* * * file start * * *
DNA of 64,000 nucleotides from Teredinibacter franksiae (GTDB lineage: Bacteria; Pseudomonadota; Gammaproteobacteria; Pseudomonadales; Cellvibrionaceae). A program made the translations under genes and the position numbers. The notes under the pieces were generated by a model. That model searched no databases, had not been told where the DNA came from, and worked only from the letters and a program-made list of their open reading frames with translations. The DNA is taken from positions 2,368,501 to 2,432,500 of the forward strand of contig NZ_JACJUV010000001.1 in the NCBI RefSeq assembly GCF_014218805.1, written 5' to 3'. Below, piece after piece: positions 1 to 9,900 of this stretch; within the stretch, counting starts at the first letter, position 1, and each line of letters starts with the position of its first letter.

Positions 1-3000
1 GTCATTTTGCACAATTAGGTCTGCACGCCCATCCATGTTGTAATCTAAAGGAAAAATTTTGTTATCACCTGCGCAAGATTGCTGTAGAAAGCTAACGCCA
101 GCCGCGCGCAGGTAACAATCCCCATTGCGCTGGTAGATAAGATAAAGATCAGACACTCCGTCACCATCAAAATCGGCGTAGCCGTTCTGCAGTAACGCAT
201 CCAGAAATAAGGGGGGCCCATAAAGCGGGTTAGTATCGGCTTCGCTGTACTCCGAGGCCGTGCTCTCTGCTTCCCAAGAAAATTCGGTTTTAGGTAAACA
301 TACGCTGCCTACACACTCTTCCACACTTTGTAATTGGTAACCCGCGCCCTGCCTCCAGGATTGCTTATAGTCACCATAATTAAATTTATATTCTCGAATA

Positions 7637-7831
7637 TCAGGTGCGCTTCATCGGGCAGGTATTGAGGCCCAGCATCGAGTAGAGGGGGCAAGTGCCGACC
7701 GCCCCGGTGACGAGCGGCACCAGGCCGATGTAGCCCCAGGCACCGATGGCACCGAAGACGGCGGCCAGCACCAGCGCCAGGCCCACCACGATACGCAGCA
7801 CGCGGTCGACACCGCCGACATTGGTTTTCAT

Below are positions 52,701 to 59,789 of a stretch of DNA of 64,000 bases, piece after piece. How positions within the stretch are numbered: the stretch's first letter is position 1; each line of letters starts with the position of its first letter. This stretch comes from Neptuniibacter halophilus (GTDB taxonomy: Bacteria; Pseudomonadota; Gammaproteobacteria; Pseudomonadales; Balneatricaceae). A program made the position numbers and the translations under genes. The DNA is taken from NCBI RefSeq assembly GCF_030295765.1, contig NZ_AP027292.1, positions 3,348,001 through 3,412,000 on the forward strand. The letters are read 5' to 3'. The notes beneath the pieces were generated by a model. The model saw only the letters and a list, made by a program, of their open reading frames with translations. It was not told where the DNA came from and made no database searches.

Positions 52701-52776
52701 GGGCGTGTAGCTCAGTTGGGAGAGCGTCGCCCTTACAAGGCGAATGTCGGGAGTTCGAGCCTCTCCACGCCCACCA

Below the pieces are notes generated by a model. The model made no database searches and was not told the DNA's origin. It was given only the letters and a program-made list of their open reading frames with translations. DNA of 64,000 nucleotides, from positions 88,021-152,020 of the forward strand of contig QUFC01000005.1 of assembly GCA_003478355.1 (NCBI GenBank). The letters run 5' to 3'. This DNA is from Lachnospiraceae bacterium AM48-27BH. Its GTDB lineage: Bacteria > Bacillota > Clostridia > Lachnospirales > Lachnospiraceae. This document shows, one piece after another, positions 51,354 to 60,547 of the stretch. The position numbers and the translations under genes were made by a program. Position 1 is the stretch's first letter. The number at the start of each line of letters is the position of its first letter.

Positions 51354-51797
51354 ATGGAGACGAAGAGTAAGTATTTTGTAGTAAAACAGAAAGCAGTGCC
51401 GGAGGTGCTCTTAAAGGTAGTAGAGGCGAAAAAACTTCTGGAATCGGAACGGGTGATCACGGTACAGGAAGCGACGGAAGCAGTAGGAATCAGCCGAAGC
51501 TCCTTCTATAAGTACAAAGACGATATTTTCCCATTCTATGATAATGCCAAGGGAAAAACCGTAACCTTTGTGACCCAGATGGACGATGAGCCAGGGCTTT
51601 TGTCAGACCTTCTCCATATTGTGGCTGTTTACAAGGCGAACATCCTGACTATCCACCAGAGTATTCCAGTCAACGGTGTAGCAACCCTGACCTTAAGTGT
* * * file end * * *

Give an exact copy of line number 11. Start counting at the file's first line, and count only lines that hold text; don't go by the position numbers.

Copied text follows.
Below are positions 52,701 to 59,789 of a stretch of DNA of 64,000 bases, piece after piece. How positions within the stretch are numbered: the stretch's first letter is position 1; each line of letters starts with the position of its first letter. This stretch comes from Neptuniibacter halophilus (GTDB taxonomy: Bacteria; Pseudomonadota; Gammaproteobacteria; Pseudomonadales; Balneatricaceae). A program made the position numbers and the translations under genes. The DNA is taken from NCBI RefSeq assembly GCF_030295765.1, contig NZ_AP027292.1, positions 3,348,001 through 3,412,000 on the forward strand. The letters are read 5' to 3'. The notes beneath the pieces were generated by a model. The model saw only the letters and a list, made by a program, of their open reading frames with translations. It was not told where the DNA came from and made no database searches.